Karrie Brown was not a fashionista or longtime girly girl aspiring to be a model. In fact, for years she preferred to wear only T-shirts and sweatpants.
Why? Because they're soft and comfortable, Karrie's mother, Sue, told TheBlaze of her daughter who has Down syndrome and autism.
But the 17-year-old from Illinois is now the new face of a popular clothing brand.
Karrie Brown's Facebook campaign, set up by her mom, went viral, quickly getting the attention of Wet Seal and making the teenager one of the clothing brand's newest models. (Photo: Maggie Medema Photography via Karrie Brown -- Modeling the Future/Facebook)
Sue recalled when she and her daughter stepped into the Wet Seal, the mom asking the store manager if they carried clothes that would fit her 4-foot-8-inch daughter. The manager said yes, noting how she herself was a similar size, and wore the store's brand of clothes.
From there, Karrie was hooked when she "realized she could look cute and be comfortable too," Sue said of the clothing's trendy style but softer fabrics.
Like many a mom, Sue posted Karrie's first day of school picture on her Facebook page. In response, she received several comments from other mothers of children with Down syndrome who wanted to know more about the clothes.
Karrie pictured on her first day of school (Photo via Karrie Brown -- Modeling the Future/Facebook)
Conversations continued and Sue told them Karrie wanted to model for the store. And so the "Karrie Brown -- Modeling the Future" page was started on Facebook.
"Wet Seal if you are listening, Karrie fits in while standing out!' and that's directly from your mission statement," the Facebook page reads.
Karrie ready for another day of school. (Photo via Karrie Brown -- Modeling the Future/Facebook)
Sue's plan was to post one picture of Karrie wearing Wet Seal's clothes each day to see if she would get noticed. She posted the first day of school photo Tuesday, Aug. 13.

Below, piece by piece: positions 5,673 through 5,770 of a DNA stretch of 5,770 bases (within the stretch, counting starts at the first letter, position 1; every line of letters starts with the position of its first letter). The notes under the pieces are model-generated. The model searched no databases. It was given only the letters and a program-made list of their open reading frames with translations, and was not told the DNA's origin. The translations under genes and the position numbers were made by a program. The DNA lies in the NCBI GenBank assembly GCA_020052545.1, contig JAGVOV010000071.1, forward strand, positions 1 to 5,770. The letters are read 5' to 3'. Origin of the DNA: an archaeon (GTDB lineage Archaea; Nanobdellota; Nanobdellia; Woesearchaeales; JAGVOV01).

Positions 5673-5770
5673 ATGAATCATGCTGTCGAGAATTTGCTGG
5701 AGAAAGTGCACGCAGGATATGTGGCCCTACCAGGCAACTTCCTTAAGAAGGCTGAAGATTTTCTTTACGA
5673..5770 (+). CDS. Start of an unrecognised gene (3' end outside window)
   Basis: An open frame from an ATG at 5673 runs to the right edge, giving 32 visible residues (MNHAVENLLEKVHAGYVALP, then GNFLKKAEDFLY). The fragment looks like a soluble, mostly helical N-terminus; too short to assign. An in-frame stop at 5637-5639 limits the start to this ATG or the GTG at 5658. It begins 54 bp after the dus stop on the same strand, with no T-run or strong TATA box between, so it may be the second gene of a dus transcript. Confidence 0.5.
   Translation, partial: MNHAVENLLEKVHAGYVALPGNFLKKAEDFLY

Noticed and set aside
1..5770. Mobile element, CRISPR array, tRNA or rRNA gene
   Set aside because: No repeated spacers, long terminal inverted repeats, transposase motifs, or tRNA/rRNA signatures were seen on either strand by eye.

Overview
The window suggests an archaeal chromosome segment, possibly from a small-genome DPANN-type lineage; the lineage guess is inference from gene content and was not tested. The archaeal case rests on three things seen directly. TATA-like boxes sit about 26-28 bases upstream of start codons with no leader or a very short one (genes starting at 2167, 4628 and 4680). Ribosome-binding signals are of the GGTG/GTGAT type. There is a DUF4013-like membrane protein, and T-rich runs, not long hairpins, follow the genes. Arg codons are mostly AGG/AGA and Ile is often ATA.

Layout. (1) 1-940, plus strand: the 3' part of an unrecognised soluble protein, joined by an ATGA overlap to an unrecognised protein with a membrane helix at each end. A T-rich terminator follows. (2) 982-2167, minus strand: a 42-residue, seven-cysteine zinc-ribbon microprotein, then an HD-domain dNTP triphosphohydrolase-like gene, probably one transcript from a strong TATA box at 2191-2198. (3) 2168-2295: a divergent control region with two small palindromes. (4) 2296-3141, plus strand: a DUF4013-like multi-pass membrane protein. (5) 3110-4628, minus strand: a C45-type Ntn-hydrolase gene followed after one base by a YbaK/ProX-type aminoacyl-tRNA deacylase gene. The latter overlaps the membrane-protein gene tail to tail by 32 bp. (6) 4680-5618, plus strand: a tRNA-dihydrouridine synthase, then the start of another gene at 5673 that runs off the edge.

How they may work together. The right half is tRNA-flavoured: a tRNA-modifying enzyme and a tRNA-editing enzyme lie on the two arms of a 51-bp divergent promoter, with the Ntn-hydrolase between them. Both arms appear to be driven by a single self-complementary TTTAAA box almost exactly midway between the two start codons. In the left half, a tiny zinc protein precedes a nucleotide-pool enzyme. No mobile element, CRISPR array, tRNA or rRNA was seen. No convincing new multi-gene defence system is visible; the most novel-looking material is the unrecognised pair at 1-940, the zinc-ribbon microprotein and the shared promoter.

By Wednesday, Karrie's page had 1,000 "likes" -- and Sue got a message from the Wet Seal. Yes, it only took a day for the clothing store to sense the star.
The store told Sue if Karrie's page could get 10,000 likes by Friday, then they'd give the high school junior a surprise. As of Thursday that week -- a day before the deadline -- Karrie's page had 11,000 likes. As of Sept. 23 -- more than a month later -- Karrie's page has more than 20,000 likes.
"YOU DID IT! Thanks to everyone who got #KarriedAway with us & helped get our friend Karrie Brown - Modeling the Future 10,000 likes in less than 3 days. We are going to fly Karrie out to our HQ in California for her very own photo shoot. While in California she will be a VIP guest at our#WetSealPlus launch event, go on a shopping spree & get styled by our friend, blogger and fashionista, Marcy Guevara! CONGRATS!" the Wet Seal wrote in its announcement.
The next few weeks were a whirlwind with Sue telling TheBlaze the only word she can think of to describe it is "incredible." Karrie and Sue were flown to Los Angeles at the end of August for the Wet Seal photoshoot and also received a trip to Disneyland.
Karrie during her photoshoot with Wet Seal. (Photo via Karrie Brown -- Modeling the Future/Facebook)
When they returned after the the three-day trip to the West Coast, Sue wrote on Facebook Karrie's response to what part was her favorite.
"Wet Seal people, wait, seeing Kate, wait, Disneyland, wait, swimming at the hotel, wait..." I think it's fair to say she loved it all!!! She slept in until 7:00 this morning and has been dancing in her room since she got up," Sue wrote.
Within her first week of life, Karrie's kidneys failed and her respiratory system crashed. She also had heart surgery. On Karrie's Facebook page, Sue said she was "told to plan for her funeral."
When the then newborn Karrie fought back and it was clear she would make it, Sue wrote that the doctor told her not to expect much from her daughter.
"Someone said to me, 'if you're lucky, maybe she will grow up to wipe tables at McDonald's,'" Sue said, telling TheBlaze she was stunned that someone was limiting her child while she was still just a baby.
Although Sue said there is absolutely nothing wrong with a job like that, she hopes Karrie can show how those with disabilities can easily do other things.
"I first want her to be happy," Sue said. "Second, I think she might represent the face of where employment for people with disabilities is going."
Karrie and her mom Sue (Photo via Karrie Brown -- Modeling the Future/Facebook)
What does Karrie want to do?
Sue said it changes fairly often, as it does with many teenagers. Karrie has expressed an interest in the library where she currently volunteers. Some days she tells her mom she wants to work with kids (she volunteers at the YMCA too). She also wants to go to college to study history and received a YMCA Youth of the Year Scholarship that could help the honor roll student down that road.
"I just want Karrie to spread her wings and do what she wants," Sue said.
Watch KMOV-TV's report about the inspirational story: